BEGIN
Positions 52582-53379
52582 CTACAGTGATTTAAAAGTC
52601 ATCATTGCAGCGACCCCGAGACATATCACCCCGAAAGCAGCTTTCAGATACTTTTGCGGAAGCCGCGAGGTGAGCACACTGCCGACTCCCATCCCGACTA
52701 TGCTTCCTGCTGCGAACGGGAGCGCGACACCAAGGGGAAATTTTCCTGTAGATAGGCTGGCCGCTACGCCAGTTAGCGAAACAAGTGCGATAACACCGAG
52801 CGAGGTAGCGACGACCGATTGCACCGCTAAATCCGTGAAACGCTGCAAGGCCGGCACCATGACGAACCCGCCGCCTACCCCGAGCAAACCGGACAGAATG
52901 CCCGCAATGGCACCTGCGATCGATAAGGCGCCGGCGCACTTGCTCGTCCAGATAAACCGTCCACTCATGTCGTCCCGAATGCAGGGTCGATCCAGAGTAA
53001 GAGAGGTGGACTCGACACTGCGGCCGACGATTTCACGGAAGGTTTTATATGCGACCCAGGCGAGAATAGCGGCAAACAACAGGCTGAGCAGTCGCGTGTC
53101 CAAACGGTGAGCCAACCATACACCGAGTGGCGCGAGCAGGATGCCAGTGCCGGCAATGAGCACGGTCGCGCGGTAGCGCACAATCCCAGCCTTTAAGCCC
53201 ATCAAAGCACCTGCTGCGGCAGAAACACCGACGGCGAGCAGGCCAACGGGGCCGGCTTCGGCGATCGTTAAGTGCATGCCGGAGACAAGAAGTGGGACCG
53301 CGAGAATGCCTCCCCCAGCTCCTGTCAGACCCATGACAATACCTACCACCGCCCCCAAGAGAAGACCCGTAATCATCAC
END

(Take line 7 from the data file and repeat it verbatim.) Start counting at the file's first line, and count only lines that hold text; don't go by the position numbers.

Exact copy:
53001 GAGAGGTGGACTCGACACTGCGGCCGACGATTTCACGGAAGGTTTTATATGCGACCCAGGCGAGAATAGCGGCAAACAACAGGCTGAGCAGTCGCGTGTC